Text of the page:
Goodreads has chosen, everybody! These are some of our more interesting awards, because they really are just nominated and selected by the populous, or at least that section of the populous that is represented by the users of giant book-review-site Goodreads. As previously discussed, this creates an interesting window into the workings of how and why people choose and enjoy books.
As such, it’s worth looking at less as a standard awards-granting ceremony, and more as a view of what it is we’re getting out of the books that the people who are willing to spend their time publicly expounding about them find it worth publicly expounding 1 about.
So let’s look upon the expoundment, and come to some conclusions!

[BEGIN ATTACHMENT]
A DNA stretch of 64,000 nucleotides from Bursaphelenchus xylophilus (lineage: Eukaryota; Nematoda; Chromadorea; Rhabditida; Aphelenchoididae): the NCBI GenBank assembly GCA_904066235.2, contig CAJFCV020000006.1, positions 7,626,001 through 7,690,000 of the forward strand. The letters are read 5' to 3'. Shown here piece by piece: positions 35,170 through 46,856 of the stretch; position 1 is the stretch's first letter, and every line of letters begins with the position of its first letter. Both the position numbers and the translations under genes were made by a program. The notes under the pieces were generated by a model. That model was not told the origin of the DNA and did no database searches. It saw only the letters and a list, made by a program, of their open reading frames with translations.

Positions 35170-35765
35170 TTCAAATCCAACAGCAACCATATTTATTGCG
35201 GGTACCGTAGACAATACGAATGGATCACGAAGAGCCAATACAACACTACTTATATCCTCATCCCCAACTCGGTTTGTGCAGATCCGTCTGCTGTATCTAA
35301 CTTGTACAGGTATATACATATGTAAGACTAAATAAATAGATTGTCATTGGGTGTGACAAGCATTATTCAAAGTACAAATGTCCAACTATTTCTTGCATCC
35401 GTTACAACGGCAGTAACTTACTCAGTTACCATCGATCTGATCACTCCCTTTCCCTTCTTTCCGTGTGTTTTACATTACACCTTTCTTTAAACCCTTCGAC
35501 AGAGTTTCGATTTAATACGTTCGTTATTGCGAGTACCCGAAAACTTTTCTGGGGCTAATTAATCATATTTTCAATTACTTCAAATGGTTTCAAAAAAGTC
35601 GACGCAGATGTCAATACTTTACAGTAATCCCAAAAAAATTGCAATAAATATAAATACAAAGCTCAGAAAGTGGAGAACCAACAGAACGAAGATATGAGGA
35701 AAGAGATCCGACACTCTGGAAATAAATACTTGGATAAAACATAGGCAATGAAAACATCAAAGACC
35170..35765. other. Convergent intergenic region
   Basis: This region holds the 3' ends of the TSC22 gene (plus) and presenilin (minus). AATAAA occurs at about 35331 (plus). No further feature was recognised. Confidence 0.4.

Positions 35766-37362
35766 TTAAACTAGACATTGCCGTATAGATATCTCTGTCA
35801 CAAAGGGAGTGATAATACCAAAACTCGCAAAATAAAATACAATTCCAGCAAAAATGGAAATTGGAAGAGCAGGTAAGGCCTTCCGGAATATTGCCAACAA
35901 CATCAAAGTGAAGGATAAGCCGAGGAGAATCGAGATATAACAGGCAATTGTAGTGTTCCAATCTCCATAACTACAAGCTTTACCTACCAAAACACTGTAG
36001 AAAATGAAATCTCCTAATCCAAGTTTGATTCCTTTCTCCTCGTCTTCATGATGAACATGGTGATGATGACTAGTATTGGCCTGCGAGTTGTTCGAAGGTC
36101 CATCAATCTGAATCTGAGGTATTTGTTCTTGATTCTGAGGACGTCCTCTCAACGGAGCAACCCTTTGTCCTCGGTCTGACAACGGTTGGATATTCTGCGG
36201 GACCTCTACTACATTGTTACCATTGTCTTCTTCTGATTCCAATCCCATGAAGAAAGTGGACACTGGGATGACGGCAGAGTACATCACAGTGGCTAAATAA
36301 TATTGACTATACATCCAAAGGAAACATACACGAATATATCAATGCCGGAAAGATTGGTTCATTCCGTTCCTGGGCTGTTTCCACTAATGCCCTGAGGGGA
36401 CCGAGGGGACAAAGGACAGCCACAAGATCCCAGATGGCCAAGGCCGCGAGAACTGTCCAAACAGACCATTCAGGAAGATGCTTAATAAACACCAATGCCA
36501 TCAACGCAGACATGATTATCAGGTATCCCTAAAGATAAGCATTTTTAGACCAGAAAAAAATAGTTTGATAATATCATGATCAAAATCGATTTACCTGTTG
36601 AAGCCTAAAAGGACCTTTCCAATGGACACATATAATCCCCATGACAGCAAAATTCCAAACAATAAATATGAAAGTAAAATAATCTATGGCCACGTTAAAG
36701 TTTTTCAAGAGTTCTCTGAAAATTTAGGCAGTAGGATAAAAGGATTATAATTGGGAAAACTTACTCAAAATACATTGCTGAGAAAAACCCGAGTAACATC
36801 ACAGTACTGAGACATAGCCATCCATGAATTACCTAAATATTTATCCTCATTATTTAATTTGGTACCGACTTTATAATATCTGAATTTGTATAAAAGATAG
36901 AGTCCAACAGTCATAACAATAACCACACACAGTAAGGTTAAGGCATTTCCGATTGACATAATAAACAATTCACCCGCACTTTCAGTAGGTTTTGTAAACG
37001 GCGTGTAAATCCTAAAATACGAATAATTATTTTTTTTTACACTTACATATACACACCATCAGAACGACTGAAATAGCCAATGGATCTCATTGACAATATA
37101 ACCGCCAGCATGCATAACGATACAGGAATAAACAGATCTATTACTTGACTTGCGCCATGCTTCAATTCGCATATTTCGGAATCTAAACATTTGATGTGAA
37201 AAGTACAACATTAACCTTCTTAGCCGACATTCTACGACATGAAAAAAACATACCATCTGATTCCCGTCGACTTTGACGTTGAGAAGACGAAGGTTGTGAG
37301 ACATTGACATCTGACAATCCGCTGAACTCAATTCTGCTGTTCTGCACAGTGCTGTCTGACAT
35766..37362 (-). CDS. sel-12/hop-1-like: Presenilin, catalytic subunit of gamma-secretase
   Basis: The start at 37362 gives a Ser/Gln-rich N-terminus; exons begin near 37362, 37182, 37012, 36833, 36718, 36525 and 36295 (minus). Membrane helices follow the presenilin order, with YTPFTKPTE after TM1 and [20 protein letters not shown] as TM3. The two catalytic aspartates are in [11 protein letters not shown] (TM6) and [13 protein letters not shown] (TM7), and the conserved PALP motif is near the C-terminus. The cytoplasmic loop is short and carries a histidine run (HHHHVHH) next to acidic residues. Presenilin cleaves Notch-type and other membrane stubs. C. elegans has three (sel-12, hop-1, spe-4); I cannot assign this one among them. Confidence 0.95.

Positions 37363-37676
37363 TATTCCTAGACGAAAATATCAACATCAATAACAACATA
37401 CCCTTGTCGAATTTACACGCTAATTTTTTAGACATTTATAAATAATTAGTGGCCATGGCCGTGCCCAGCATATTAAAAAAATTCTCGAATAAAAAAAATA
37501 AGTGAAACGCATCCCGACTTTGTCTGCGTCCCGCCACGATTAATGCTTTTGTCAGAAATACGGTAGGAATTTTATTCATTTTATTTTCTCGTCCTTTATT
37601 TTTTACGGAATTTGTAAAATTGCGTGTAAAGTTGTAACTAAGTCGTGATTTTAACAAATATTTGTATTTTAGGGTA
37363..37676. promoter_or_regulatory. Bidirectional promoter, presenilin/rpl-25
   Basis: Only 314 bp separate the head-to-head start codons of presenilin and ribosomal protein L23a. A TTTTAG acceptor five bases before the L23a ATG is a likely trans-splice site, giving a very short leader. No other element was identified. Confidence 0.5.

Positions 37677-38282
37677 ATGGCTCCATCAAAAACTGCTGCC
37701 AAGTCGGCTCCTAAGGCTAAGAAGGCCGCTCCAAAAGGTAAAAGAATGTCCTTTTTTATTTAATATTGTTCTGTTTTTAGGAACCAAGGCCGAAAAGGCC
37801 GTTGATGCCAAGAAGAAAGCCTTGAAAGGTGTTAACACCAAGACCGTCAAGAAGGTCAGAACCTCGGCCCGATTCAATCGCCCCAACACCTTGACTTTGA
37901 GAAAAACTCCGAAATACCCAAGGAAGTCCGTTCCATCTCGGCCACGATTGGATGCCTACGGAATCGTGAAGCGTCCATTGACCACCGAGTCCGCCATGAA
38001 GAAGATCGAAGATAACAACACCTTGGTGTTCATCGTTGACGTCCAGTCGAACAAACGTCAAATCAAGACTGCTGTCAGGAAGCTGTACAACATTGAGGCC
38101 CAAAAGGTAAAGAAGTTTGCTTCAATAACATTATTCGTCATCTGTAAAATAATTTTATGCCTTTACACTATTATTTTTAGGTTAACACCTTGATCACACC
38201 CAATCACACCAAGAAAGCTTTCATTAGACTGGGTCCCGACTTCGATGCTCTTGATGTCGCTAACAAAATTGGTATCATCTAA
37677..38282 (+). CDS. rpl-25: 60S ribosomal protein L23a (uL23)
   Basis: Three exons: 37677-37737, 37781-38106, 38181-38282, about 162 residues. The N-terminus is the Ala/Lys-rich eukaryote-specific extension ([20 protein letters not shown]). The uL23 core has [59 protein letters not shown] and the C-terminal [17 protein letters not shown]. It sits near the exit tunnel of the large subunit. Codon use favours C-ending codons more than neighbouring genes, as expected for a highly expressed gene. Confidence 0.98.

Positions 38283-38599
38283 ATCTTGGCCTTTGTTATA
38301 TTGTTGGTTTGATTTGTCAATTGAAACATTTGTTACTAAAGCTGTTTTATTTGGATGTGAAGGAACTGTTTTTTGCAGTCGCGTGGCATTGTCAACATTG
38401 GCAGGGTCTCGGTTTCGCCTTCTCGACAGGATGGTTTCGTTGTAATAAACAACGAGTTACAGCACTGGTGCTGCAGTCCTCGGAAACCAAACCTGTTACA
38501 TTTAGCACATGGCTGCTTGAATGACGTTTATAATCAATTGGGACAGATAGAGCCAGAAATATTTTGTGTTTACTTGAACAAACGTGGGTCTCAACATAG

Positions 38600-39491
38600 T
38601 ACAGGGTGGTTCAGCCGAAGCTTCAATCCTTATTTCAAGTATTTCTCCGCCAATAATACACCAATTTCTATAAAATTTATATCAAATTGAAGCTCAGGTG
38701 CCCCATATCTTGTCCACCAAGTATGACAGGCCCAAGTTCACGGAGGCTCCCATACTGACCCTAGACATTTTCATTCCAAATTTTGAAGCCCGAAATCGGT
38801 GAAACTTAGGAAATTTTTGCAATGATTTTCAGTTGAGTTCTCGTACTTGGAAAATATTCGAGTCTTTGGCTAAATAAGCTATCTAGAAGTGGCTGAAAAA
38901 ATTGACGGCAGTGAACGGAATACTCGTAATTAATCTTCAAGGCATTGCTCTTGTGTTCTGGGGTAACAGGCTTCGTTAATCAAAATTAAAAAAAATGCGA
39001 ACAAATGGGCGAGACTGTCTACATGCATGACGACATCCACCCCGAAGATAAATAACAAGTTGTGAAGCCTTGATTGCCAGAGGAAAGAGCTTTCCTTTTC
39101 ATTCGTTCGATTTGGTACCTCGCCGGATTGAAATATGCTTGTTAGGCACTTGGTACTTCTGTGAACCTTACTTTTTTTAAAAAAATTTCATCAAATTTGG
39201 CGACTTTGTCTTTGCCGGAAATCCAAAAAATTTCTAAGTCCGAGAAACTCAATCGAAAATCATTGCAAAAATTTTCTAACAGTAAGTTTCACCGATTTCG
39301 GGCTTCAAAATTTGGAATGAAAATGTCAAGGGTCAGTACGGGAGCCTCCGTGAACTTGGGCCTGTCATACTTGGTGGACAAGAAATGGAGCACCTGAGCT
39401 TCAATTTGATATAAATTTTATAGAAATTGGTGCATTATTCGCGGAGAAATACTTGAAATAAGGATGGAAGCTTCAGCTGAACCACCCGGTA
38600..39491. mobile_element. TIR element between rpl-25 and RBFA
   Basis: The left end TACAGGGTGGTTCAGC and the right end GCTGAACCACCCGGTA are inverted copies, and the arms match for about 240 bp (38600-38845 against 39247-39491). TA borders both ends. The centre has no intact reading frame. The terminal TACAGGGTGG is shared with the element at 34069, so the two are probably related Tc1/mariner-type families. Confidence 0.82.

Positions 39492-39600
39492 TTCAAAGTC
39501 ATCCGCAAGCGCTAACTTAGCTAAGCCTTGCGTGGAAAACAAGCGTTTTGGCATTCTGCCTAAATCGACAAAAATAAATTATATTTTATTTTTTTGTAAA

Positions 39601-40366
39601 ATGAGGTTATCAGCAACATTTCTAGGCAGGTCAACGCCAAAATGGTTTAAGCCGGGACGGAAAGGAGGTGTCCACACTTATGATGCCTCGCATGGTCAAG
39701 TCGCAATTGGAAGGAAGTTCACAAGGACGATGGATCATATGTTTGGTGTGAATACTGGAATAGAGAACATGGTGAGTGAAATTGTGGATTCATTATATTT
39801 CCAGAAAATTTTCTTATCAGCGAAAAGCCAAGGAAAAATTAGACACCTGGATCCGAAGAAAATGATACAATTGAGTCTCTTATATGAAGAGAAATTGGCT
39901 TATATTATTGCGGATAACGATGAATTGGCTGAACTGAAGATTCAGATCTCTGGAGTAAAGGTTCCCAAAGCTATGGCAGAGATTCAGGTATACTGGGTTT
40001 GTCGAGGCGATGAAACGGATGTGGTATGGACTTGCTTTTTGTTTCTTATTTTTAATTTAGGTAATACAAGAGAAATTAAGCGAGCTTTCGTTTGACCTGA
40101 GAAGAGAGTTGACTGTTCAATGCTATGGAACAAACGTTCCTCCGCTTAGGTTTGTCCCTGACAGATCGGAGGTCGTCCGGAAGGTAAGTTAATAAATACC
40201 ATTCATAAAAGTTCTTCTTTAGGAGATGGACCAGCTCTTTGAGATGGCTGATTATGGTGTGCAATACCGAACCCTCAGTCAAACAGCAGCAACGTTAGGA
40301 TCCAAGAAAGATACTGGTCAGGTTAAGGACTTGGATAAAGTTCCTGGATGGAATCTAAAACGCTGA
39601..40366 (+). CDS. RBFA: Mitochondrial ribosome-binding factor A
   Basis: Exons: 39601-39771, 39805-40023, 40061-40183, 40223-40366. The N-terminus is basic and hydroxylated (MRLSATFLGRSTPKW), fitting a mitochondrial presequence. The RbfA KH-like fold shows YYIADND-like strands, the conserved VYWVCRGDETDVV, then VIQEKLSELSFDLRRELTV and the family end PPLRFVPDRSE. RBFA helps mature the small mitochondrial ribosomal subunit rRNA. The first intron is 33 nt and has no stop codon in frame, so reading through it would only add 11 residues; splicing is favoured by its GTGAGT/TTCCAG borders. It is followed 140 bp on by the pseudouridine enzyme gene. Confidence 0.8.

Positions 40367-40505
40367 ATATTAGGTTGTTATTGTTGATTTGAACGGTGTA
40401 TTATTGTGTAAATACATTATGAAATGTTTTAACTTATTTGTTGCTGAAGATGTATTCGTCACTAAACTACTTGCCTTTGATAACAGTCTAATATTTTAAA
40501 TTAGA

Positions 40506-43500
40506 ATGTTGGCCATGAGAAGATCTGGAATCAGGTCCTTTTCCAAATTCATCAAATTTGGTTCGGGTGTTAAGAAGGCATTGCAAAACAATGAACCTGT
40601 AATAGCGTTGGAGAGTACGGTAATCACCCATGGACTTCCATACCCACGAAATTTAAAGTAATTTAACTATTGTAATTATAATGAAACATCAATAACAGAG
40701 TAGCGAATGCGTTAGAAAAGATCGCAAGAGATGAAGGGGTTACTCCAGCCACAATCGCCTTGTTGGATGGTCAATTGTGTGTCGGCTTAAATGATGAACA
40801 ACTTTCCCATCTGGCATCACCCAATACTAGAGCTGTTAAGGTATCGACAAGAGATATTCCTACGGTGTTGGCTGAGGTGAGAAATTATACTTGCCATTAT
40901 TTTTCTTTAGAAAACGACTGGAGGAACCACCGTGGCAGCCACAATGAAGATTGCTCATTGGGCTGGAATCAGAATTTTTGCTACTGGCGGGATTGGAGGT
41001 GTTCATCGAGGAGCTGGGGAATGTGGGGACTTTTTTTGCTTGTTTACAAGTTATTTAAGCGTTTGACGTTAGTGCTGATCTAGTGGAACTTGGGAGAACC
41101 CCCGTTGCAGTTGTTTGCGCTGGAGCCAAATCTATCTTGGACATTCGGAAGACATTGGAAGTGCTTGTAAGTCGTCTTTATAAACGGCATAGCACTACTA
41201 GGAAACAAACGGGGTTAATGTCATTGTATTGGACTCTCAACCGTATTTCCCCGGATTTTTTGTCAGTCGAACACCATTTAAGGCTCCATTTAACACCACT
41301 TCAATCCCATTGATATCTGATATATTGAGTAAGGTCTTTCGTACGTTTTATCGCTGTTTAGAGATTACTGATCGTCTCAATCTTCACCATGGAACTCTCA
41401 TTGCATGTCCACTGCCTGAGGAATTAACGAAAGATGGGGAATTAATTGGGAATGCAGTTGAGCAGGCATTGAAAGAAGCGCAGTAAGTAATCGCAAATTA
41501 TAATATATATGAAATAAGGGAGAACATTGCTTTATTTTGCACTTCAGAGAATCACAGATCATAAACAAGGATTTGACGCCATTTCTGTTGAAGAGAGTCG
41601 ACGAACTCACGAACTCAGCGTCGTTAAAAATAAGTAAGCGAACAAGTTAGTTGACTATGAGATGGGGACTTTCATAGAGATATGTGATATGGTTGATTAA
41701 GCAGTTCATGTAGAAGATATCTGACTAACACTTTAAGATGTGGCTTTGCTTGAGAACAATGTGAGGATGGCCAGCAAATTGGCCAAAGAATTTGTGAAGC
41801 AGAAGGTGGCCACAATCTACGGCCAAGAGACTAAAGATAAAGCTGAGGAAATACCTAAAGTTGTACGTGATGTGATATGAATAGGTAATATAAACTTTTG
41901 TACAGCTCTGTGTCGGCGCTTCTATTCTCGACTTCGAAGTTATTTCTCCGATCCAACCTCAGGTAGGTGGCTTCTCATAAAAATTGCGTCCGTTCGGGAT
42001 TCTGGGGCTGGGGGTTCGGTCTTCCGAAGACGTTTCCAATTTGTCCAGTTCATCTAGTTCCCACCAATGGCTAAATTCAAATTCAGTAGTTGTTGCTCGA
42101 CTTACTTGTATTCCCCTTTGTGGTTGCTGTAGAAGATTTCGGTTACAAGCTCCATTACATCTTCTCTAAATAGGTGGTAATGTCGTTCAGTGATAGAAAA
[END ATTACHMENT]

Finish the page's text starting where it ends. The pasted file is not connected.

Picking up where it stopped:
Jojo Moyes – Still Me
WHAT IT IS:The third in the “Me/You” series of books, which started with the mega-popular Me Before You series, which was made into a movie starring Danaerys Targarayen and Finnick Odair. It’s here in the “fiction” category, and nowhere to be found in the “Romance” category, which is the result of either some “no true Scotsman” nonsense or the same weird anti-genre impulse that says anything that gets popular and respected can’t possibly be from its original genre ghetto. I suppose which of those things you think is in play depends on which vector your cynicality about the nature of book-expounding comes in from 2.